Swiss grounds its A220 fleet after series of engine incidents
Swiss International Air Lines grounded all of its Airbus A220s after a new engine incident affected one of its aircraft. Two similar occurrences were reported in the last six months. The fleet will undergo a complete inspection, forcing the airline to cancel some of its flights.
The fleet of nine A220-100s and 20 A220-300s (formerly Bombardier C-Series) that Swiss operates has been affected by recurring problems in the past months, prompting the company to take action. Twelve out of fifteen flights between London and Geneva were canceled.
Flight update: technical irregularities on various SWISS short-haul flights. If you are booked on any of the affected flights, please find more information here: https://t.co/tS0qbCIDcc— Swiss Intl Air Lines (@FlySWISS) October 15, 2019
The latest incident dates back to October 15, 2019. The flight LX359 from London Heathrow Airport (LHR) to Geneva International Airport (GVA) was forced to make an emergency landing in Paris Charles de Gaulle Airport (CDG) after one of the A220 engines failed mid-flight.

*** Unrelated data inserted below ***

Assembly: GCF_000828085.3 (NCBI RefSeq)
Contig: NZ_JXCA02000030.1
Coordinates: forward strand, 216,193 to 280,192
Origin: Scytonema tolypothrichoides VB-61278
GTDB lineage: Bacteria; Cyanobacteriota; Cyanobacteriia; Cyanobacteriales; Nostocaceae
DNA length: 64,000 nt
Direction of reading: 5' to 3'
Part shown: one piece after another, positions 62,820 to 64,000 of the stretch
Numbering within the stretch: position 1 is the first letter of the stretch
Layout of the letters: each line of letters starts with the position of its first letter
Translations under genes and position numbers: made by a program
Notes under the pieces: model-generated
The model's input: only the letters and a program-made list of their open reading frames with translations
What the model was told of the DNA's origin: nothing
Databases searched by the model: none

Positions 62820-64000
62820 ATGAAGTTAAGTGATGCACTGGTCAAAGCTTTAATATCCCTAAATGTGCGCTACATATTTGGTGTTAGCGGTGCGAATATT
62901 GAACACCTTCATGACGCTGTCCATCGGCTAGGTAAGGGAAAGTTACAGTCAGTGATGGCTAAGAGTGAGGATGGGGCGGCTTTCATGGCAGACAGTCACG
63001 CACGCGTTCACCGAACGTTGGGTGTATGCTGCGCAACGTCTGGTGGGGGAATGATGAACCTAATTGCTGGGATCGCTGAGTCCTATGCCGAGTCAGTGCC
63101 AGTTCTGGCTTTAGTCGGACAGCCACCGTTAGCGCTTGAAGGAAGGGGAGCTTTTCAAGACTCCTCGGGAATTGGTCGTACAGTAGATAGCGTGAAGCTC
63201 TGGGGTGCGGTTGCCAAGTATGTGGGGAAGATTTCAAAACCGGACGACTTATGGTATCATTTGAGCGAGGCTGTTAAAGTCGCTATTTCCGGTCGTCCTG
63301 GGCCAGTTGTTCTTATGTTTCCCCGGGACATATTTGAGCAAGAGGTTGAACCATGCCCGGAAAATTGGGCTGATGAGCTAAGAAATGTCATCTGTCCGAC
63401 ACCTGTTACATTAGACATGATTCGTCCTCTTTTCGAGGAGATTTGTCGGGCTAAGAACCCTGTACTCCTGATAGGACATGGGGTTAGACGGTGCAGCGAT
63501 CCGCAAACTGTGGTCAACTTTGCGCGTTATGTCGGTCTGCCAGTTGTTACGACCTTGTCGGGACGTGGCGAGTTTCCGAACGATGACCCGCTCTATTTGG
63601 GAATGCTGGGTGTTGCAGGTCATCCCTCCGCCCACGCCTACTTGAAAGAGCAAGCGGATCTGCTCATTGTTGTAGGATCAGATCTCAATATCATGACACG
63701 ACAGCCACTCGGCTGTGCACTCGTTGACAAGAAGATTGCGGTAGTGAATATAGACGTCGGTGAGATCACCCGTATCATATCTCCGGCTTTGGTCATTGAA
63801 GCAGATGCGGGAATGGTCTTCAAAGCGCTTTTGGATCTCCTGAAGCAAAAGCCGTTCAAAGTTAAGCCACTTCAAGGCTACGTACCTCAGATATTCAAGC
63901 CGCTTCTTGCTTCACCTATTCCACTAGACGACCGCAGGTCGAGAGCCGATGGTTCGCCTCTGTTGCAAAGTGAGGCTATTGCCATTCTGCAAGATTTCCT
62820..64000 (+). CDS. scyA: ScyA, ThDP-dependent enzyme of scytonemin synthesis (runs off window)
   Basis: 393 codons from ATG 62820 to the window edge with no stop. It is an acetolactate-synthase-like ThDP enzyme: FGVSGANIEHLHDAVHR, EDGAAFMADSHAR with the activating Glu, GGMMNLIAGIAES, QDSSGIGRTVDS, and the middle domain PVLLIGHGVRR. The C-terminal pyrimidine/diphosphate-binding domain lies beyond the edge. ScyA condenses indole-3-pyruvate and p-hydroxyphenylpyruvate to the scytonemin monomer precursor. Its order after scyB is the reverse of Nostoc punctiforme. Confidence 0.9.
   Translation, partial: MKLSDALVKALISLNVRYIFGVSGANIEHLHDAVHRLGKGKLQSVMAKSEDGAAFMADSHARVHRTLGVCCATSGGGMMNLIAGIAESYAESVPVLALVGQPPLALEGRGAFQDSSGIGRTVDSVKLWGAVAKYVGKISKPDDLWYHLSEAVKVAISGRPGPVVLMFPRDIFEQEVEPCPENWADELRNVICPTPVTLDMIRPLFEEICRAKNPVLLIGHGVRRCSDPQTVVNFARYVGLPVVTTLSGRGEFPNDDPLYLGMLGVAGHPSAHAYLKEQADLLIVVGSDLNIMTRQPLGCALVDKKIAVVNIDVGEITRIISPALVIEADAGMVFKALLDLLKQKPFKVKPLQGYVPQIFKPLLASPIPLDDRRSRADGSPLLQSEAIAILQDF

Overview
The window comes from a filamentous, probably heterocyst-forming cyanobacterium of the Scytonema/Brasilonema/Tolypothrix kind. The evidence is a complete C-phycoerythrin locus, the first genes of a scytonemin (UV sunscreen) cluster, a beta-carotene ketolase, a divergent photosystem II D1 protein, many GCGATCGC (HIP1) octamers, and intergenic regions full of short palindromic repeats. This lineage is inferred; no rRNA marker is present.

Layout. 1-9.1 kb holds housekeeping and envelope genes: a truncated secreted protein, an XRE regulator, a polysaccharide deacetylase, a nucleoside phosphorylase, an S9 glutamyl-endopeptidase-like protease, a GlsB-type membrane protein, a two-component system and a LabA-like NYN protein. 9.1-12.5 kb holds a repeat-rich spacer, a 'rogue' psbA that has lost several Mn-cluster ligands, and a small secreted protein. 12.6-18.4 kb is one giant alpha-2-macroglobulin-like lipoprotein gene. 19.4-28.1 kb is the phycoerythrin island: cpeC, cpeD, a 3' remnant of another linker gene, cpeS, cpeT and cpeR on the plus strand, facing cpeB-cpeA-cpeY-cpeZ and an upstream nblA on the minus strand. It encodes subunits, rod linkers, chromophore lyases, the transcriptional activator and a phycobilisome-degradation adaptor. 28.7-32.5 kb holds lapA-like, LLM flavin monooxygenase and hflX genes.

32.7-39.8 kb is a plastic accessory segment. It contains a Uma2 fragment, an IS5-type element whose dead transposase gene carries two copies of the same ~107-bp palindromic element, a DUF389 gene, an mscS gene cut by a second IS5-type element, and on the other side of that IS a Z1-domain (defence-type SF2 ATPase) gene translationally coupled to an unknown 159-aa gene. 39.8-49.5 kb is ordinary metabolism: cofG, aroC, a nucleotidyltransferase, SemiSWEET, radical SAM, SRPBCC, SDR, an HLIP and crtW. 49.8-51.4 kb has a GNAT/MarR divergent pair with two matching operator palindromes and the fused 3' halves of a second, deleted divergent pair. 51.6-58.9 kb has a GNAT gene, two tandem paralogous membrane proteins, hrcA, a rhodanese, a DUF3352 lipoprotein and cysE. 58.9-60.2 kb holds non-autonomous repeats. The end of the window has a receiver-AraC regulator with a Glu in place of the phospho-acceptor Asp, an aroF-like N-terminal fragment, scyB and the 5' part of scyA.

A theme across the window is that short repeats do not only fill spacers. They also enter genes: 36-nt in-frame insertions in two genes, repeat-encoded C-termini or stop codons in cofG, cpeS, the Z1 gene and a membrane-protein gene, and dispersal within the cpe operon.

On September 27, the left-hand engine (PW1524) of an A220-300, registered HB-JCA, had an uncontained failure during flight LX358 from Geneva to London, forcing the aircraft to be turned back.
On July 25, 2019, the Swiss flight with Airbus A220, registered HB-JCM, was en route from Geneva to London when the left engine suffered a mechanical failure as it was passing over the East of France. The flight crew shut down the engine and landed the diverted flight at Paris Charles de Gaulle airport.
Following the July and September incidents, the Bureau d’Enquêtes et d’Analyses pour la Sécurité de l’Aviation Civile (BEA), the French authority for civil aviation safety, was handed the investigation, with the assistance of the United States National Transportation Safety Board (NTSB).
Another probably unrelated problem involving a Swiss A220 was reported on September 26, 2019, on a flight from Geneva to London. After a technical problem was detected on an A220-100 about to take off, another similar aircraft was chartered. However, a malfunction alert of the flight control system appeared in the replacement plane, prompting it to turn back and land in its departing airport.
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